Architects: Bjarke Ingels Group
- Area: 6800 m²
- Year: 2018
Photographs:Rasmus Hjortshøj - COAST
Manufacturers: Contiga, HB Trapper
- Partners In Charge: Bjarke Ingels, Finn Nørkjær
- Project Managers: Ole Elkjær-Larsen, Per Bo Madsen
- Team: David Zahle, Alberte Danvig, Alejandro Mata Gonzales, Alina Tamosiunaite, Birgitte Villadsen, Cat Huang, Claudio Moretti, Dag Præstegaard, Daruisz Duong Vu Hong, Enea Michelesio, Esben Christoffersen, Ewelina Moszczynska, Frederik Lyng, Henrik Kania, Høgni Laksáfoss, Jakob Andreassen, Jonas Aarsø Larsen, Karl Aarso Larsen, Katerina Joannides, Krista Meskanen, Laura Wätte, Lucas Torres Aguero, Maciej Jakub Zawaszki, Maria Teresa Fernandez Rojo, Michael Schønemann Jensen, Mikkel Marcker Stubgaard, Nigel Jooren, Rasmus Pedersen, Robinson Neuville, Sergiu Calacean, Taylor McNally-Anderson, Terrence Chew, Tobias Hjortdal, Tobias Vallø Sørensen
- Client: Lejerbo
- Collaborators: MOE
- City: Copenhagen
- Country: Denmark
Text description provided by the architects. Named after its Dortheavej address in the northwestern part of Copenhagen, the 5-story building winds through the area characterized by car repair shops, storage and industrial buildings from the 1930s–50s. BIG was commissioned to design Dortheavej in 2013 by Danish non-profit affordable housing association Lejerbo, whose mission is drafted by Danish urban space designer Jan Gehl. BIG was asked to create much needed affordable housing and public space in the area, while keeping the pedestrian passageways open and the adjacent green yard untouched. Earlier this spring, BIG and Lejerbo were honored by the Danish Association of Architects with the Lille Arne Award for prioritizing the spatial qualities of the residences and the building strategy on a strict affordable housing budget.
“Our ambition was to create affordable apartments by the world’s leading architects. Together with BIG, we have succeeded in creating sustainable, safe and functional homes that see eye to eye with the people who live in them.“ Jan Hyttel, President, Lejerbo Copenhagen.
“Affordable housing is an architectural challenge due to the necessary budget restrictions. We have attempted to mobilize modular construction with modest materials to create generous living spaces at the urban as well as the residential scale. The prefabricated elements are stacked in a way that allows every second module an extra meter of room height, making the kitchen-living areas unusually spacious. By gently adjusting the modules, the living areas open more towards the courtyard while curving the linear block away from the street to expand the sidewalk into a public square. Economical constraints often lead to scarcity—at Dortheavej, we have managed to create added value for the individual as well as the community.” Bjarke Ingels, Founding Partner, BIG.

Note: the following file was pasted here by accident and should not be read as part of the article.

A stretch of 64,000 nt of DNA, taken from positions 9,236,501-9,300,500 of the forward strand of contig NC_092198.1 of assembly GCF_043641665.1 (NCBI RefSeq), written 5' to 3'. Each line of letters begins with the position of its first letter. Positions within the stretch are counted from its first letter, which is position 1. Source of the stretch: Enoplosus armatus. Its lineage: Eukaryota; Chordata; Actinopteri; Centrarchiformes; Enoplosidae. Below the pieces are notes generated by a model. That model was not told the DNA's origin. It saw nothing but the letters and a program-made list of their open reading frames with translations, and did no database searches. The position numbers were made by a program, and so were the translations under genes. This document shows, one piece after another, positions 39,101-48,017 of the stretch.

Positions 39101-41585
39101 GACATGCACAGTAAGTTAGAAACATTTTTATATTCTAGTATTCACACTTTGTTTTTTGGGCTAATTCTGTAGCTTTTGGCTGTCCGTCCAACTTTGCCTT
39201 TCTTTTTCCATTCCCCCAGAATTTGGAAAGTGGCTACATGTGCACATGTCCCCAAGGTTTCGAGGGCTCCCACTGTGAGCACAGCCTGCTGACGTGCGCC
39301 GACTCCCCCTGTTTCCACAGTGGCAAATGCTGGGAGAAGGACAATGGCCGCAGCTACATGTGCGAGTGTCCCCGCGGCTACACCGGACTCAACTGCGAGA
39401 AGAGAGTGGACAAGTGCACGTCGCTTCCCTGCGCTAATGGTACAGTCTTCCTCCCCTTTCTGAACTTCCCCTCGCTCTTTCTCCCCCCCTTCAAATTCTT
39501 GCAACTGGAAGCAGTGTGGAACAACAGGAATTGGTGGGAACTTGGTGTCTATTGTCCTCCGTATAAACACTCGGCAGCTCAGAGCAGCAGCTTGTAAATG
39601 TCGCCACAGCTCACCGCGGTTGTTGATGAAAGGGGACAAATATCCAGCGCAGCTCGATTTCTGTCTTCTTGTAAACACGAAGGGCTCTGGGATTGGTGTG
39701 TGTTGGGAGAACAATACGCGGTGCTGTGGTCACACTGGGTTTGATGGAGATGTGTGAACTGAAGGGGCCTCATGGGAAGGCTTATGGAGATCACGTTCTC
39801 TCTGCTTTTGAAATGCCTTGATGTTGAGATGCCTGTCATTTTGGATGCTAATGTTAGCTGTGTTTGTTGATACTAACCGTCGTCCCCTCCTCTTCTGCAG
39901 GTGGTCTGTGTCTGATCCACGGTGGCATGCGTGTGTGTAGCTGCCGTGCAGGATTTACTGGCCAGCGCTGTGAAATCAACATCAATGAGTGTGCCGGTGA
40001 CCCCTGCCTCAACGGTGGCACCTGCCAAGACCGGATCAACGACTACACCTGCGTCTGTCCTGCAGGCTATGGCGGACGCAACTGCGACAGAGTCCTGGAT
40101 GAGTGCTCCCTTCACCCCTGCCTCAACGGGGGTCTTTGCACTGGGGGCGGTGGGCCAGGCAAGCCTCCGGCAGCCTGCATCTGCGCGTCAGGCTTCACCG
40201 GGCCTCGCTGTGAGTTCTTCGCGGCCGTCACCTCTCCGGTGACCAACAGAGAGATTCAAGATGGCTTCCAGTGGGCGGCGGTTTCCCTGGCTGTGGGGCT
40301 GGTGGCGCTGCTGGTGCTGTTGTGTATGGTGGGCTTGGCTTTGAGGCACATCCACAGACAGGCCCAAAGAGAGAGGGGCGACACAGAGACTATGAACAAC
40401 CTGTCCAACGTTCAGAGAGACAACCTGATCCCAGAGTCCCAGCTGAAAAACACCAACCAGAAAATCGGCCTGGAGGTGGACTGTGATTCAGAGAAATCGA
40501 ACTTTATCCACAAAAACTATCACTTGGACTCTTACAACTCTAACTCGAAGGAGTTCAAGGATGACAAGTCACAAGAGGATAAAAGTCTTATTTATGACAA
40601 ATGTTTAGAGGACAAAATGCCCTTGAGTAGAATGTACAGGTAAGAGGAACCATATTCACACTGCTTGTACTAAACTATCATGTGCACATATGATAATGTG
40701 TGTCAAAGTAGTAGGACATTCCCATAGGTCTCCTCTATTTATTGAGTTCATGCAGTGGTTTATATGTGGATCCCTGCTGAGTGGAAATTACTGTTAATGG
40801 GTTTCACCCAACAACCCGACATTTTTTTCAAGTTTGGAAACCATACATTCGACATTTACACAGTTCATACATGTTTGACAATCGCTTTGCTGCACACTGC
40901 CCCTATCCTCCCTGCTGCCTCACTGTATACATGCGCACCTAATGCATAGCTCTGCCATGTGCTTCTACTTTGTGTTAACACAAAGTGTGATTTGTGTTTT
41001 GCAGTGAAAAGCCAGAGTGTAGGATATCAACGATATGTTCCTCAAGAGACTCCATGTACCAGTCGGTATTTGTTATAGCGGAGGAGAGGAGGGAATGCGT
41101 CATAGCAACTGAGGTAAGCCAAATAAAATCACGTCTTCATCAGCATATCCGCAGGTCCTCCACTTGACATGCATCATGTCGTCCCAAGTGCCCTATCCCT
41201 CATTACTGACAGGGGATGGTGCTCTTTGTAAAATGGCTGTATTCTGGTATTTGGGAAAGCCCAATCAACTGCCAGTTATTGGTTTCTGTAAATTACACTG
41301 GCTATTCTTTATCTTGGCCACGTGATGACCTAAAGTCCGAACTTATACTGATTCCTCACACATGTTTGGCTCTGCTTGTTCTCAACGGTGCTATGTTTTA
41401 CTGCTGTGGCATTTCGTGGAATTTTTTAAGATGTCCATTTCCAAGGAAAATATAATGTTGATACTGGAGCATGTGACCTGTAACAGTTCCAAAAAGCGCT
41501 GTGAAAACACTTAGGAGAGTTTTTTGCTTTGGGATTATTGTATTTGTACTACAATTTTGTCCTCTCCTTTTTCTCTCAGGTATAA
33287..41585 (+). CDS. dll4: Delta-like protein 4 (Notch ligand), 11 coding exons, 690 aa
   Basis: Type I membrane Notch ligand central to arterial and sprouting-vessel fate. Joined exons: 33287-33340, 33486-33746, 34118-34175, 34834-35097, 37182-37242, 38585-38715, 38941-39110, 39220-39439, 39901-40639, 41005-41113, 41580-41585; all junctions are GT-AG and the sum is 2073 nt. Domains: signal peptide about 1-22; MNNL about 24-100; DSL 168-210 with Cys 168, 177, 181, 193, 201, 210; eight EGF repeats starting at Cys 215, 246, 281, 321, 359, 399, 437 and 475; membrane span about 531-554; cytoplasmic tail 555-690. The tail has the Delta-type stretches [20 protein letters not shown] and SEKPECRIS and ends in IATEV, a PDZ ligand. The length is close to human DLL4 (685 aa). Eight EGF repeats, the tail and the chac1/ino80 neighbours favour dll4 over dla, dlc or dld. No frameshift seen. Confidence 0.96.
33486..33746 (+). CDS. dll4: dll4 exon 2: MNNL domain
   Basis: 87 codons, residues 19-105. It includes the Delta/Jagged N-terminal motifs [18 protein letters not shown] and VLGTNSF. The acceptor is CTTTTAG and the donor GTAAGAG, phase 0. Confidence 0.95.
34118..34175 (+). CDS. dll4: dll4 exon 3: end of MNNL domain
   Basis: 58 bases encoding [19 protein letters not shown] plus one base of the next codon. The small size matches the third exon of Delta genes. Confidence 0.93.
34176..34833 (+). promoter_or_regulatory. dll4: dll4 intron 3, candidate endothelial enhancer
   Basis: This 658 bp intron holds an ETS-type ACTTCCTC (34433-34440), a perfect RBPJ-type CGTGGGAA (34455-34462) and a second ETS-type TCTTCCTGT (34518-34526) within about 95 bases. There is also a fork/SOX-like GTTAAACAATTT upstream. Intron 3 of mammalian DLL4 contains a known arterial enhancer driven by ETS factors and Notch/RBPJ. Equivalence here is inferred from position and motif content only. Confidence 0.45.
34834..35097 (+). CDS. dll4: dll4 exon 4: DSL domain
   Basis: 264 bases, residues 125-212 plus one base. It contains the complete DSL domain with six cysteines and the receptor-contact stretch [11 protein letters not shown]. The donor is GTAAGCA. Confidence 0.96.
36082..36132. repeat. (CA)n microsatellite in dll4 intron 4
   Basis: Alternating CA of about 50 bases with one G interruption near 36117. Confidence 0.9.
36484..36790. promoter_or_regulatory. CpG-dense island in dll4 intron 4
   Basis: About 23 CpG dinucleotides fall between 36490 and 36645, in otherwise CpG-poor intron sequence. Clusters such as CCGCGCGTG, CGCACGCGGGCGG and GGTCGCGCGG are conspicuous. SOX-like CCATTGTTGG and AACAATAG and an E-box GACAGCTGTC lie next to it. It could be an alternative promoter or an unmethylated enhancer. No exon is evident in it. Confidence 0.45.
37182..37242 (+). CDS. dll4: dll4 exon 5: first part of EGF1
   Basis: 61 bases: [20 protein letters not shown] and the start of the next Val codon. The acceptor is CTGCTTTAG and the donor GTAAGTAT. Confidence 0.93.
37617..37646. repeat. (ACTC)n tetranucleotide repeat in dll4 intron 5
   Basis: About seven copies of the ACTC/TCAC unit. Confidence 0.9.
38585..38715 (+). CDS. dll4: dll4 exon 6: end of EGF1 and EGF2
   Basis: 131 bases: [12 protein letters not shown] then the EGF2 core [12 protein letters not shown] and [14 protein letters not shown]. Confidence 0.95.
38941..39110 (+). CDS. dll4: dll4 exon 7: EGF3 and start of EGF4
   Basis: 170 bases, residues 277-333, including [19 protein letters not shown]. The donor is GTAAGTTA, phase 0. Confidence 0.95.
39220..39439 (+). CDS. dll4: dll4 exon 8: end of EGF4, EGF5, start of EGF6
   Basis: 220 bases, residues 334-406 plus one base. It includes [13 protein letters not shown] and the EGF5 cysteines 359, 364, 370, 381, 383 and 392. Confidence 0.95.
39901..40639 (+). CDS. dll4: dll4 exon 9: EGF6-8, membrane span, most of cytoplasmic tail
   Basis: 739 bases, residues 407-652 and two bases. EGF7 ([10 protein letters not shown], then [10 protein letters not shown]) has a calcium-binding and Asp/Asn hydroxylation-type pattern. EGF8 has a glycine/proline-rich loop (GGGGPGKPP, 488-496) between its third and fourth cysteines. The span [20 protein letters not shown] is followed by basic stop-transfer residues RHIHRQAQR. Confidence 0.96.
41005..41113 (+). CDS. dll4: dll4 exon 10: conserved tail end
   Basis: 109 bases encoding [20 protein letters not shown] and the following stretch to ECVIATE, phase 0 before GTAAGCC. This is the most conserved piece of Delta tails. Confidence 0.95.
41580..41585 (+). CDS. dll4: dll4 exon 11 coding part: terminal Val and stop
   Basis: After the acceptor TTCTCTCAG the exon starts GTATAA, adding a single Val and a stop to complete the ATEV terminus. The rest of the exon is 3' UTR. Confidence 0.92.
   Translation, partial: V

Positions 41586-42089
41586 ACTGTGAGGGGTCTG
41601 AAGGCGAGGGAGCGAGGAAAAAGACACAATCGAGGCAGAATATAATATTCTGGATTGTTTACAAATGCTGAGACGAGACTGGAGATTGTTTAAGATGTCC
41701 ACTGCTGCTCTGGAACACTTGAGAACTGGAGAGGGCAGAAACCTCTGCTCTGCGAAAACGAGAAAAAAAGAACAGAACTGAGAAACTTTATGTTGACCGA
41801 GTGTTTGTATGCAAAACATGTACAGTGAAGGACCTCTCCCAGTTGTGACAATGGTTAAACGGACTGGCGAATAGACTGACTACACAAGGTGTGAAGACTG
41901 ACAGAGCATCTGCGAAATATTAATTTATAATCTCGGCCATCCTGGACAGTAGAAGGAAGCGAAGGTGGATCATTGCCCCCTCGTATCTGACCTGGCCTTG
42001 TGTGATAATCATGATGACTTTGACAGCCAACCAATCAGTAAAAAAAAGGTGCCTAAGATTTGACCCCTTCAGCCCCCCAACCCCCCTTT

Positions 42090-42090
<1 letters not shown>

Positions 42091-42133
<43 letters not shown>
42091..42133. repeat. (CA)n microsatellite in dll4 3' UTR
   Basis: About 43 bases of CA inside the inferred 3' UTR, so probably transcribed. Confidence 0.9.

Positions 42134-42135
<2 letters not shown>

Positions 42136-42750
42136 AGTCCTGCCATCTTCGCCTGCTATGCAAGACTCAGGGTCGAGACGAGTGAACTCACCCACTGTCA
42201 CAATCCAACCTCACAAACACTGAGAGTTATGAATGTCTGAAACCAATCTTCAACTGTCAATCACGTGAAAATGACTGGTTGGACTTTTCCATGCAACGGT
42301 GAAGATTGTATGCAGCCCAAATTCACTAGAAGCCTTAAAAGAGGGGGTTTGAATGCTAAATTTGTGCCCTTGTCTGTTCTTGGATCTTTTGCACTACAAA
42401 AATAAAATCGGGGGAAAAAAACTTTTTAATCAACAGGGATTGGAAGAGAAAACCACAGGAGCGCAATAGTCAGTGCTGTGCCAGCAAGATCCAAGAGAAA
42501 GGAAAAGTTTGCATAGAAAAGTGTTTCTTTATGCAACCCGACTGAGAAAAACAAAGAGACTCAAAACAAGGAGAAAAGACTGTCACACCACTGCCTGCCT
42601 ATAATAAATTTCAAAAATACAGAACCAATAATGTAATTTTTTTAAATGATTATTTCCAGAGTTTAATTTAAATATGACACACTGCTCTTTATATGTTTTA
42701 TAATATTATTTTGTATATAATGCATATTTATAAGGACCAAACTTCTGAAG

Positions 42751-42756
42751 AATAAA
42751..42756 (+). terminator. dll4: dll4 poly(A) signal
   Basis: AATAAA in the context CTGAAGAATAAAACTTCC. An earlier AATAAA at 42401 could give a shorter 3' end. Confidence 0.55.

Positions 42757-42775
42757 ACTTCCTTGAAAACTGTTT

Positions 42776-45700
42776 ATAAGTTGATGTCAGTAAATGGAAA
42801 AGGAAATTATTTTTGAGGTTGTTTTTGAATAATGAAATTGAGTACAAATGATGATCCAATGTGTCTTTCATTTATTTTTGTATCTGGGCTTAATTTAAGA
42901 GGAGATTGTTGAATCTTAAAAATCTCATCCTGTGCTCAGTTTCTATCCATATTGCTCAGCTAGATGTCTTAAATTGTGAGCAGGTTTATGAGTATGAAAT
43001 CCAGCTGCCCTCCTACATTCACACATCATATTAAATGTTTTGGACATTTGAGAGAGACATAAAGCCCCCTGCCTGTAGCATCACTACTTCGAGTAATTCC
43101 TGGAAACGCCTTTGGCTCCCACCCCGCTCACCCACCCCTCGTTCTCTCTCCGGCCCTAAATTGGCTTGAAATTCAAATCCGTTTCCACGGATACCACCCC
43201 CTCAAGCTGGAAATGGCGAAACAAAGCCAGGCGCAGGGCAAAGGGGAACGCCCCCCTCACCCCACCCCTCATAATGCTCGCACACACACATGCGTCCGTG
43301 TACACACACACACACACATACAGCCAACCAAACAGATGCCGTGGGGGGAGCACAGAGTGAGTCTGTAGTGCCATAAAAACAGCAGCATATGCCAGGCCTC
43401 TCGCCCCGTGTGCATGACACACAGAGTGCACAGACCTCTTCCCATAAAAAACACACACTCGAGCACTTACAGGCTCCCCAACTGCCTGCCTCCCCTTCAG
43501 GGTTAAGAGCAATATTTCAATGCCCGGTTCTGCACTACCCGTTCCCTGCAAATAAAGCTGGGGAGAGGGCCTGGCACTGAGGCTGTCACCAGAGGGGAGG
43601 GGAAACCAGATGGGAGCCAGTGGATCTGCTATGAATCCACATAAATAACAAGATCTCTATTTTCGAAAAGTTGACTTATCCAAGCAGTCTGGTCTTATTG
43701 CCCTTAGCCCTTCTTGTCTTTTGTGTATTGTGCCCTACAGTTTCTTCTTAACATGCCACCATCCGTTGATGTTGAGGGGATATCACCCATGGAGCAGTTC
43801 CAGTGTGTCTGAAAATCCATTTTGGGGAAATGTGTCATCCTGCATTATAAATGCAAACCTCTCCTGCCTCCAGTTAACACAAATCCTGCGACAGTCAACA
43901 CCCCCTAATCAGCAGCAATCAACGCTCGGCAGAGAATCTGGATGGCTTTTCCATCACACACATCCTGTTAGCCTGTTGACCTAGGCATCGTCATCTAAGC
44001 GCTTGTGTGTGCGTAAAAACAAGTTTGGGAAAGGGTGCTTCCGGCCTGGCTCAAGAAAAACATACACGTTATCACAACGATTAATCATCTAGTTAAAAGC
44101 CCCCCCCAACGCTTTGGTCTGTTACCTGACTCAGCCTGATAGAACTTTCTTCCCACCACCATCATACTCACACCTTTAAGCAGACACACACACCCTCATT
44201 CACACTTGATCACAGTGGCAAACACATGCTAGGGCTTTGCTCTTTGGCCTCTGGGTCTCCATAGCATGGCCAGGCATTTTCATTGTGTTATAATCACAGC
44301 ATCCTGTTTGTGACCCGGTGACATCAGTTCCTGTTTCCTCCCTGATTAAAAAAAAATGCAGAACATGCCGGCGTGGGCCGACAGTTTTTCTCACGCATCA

The characteristic checkered pattern of Dortheavej is based on a singular prefab structure. Conceived as a porous wall, the building gently curves in the center, creating space for a public plaza towards the street on the south side and an intimate green courtyard towards the north. On the street level, the building opens up to allow the residents and general public to pass seamlessly into the courtyard.
The housing modules repeat along the curve and are stacked to the height of the surrounding buildings. The stacking creates additional space for each apartment to have a small terrace, providing a setting for healthy, sustainable living. On the sunny south side, balconies retract and add depth to the façade while on the northern side, the facade is even. Long wooden planks cover the façade on all sides, highlighting the modules and alternating to accentuate the checkered pattern.
Large floor-to-ceiling windows in the apartments allow lots of daylight into the units and outside views to the green courtyard or the surrounding neighborhood. The size of the apartments ranges from 60-115m2 and the materials are all kept very simple with wood and concrete in light colors dominating inside and out.
Evening views of Dortheavej situated in one of the most multi-ethnical, low-income neighborhoods in Copenhagen, show the building as light and transparent. Residents can look out from their balconies and the surrounding community can see the activity inside.
The small square created by the building’s slight curve will be landscaped with cherry trees and spaces for bicycle parking—the preferred way of getting around the city.
The north facing façade looks towards an enclosed green courtyard which residents of Dortheavej and the neighboring buildings can use for recreational activities.